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2019 School Accountability

In accordance with Tennessee's accountability system, as well as federal and state law, the Tennessee Department of Education names schools that are excelling as well as those who need additional support.

2018 was the first year the department has implemented its new school accountability system. The new framework is based on multiple indicators, similar to district accountability, and it is built on the principles that poverty is not destiny and the success of each student matters. Given that, in the new model, all schools are able to achieve Reward status, and there is no cap on the number of Reward schools. Reward schools are generally those that are improving in terms of achievement and growth for both all students and student groups.

All school and district designations are pending State Board of Education approval pursuant to T.C.A. § 49-1-602.

Additional information about each of the designations can be found below.

View the Designations

Reward schools are generally those that are improving in terms of achievement and growth for both all students and student groups.  These schools are identified annually.

There are some exceptions:

  • Schools cannot be Reward if any student group performs in the bottom five percent in the state for any given student group.
  • A school cannot be Reward if also designated Priority or in need of Comprehensive Support and Improvement.

District School Name

In 2018 Tennessee designated the schools most in need of support and improvement as Priority schools.  Priority schools are eligible for additional funding and are supported by the department, particularly in developing an evidence-based school improvement plan based on needs assessments and root cause analysis work.  Priority school identification occurs at least every three years, and in 2019 schools had their first opportunity to exit the list by meeting specific performance criteria.

Schools were identified in 2018 as Priority for one of two reasons:

  • being in the bottom five percent in 2015-16 and 2016-17 AND not meeting the TVAAS safe harbor, which allows schools to not be identified if they are showing high growth, or
  • having a graduation rate of less than 67 percent in 2017-18.

*Following state legislation passed in April 2018, no school is identified as a Priority school using 2017-18 TNReady data.  However, schools could use data from 2017-18 to exit the Priority list.

District School Name

Tennessee was required by federal law to include 2017-18 data in determining Comprehensive Support and Improvement (CSI) schools, which is a new federal designation for schools in need of improvement.  2019 CSI schools include all 2018 Priority schools and 2018 CSI schools.  Additionally, CSI schools include all schools in the Achievement School District, regardless of performance.  Many Achievement School District schools otherwise do not fall into the bottom five percent.  Furthermore, these schools remain eligible for additional funding and will be supported by the department, similar to Priority schools.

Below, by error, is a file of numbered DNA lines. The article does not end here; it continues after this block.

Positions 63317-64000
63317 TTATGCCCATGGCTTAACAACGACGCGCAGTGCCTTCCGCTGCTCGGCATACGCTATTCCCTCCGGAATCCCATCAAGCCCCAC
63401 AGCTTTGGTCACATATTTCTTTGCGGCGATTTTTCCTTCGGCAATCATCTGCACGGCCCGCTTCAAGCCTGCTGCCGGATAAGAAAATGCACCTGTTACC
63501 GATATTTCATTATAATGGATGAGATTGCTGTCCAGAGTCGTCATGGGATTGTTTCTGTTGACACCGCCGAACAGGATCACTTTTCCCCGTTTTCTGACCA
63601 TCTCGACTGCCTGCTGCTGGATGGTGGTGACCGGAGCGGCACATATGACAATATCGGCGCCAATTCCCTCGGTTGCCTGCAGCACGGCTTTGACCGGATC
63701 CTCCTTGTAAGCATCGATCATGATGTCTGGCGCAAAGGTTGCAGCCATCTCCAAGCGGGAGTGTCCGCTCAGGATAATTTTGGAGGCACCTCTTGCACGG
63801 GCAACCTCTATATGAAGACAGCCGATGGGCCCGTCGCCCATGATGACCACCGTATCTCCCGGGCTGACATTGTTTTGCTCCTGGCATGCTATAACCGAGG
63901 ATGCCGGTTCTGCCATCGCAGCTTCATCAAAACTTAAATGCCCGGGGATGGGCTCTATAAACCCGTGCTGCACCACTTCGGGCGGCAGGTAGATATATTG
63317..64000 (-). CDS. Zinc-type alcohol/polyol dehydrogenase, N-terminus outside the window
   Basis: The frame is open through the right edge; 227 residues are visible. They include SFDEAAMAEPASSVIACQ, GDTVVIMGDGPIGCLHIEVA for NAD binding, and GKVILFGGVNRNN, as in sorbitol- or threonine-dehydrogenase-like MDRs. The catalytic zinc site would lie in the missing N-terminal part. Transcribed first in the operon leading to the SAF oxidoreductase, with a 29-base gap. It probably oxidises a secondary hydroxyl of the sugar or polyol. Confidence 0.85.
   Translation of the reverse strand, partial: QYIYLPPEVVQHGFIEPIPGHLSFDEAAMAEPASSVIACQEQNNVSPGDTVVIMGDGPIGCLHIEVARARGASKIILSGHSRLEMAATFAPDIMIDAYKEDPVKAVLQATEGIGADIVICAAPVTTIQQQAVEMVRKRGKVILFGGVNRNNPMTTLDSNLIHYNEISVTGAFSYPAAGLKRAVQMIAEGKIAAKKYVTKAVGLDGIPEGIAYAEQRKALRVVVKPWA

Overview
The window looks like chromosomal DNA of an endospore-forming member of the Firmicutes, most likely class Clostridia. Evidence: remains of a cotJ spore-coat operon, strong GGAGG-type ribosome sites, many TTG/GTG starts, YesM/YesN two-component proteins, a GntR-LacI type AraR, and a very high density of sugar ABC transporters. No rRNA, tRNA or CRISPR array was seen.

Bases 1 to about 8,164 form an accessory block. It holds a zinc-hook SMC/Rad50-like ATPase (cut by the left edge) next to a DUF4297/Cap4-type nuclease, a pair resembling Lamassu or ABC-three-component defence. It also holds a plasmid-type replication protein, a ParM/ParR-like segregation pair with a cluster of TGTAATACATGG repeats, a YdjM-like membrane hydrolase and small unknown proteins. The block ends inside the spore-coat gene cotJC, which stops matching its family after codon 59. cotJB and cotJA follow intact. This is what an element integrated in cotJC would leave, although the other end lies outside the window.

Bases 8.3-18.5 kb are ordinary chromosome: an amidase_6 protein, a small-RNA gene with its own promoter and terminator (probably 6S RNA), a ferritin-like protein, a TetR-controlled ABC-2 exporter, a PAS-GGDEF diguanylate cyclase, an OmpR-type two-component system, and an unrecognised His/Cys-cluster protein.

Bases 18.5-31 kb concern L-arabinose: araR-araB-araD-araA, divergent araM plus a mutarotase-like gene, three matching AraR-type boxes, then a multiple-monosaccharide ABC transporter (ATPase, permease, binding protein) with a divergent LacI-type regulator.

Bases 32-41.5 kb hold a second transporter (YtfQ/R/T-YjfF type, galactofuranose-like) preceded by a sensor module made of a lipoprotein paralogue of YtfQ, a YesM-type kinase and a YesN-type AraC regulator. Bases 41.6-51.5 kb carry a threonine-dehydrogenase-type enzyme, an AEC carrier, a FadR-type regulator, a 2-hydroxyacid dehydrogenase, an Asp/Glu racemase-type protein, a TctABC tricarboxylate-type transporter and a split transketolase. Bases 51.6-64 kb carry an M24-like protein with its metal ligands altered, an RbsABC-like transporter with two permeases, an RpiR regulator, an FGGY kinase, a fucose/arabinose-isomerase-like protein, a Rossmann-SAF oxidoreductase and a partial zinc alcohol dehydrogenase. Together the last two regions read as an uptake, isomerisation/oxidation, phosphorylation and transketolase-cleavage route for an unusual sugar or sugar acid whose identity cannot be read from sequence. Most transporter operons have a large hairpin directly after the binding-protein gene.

*There was significant overlap between the 2018 Priority and 2018 CSI lists. 

District School Name

In 2019 Priority and Comprehensive Support and Improvement (CSI) schools were able to exit designation status.  Please note, per Tennessee’s state ESSA plan, all schools in the Achievement School District are required to be identified as CSI.  We recognize these schools' successes and improvements shown in student performance.

Exit Criteria for these designations includes the following:

  • exceed 15th percentile for most recent year’s success rate
  • exceed 10th percentile for two most recent year’s success rate
  • earn TVAAS 4 or 5 in all accountability content areas for two consecutive years
  • if identified for graduating less than 67 percent of its students, the school can exit by graduating at least 67 percent of its students in both of the two most recent years.
District School Name

Tennessee is required by federal law to identify Targeted Support and Improvement (TSI) schools. TSI schools are those that fall in the bottom five percent for their weighted overall accountability score for any given student subgroup (i.e. Black/Hispanic/Native American, Economically Disadvantaged, English Learners, or Students with Disabilities) or any given racial or ethnic group (i.e., Hispanic/Latino, Black or African American, American Indian or Alaska Native, Native Hawaiian or Pacific Islander, Asian, and White). These schools will be supported by the department and are eligible for additional funding. Additionally, TSI school identification will occur annually.

District School Name

Tennessee is required by federal law to include 2017-18 data in determining Additional Targeted Support and Improvement (ATSI) schools, which is a new federal designation for schools that need particular focus on their student group performance. 2018 ATSI schools are the schools with the lowest performance across student groups using 2017-18 data. These schools will be supported by the department and are eligible for additional funding.

There are two paths through which a school could be designated as ATSI:

  • overall school accountability score of 1.0 or less on the state’s new accountability framework AND ranks in bottom five percent for at least one accountability student group (i.e., black, Hispanic, and Native American students; economically disadvantaged students; English learners; and students with disabilities), or
  • ranks in the bottom five percent for two or more student groups

In the future, ATSI schools will be a portion of the state’s Focus schools, which are the schools that historically Tennessee has designated for need of improvement due to the performance of one or more student groups.

District School Name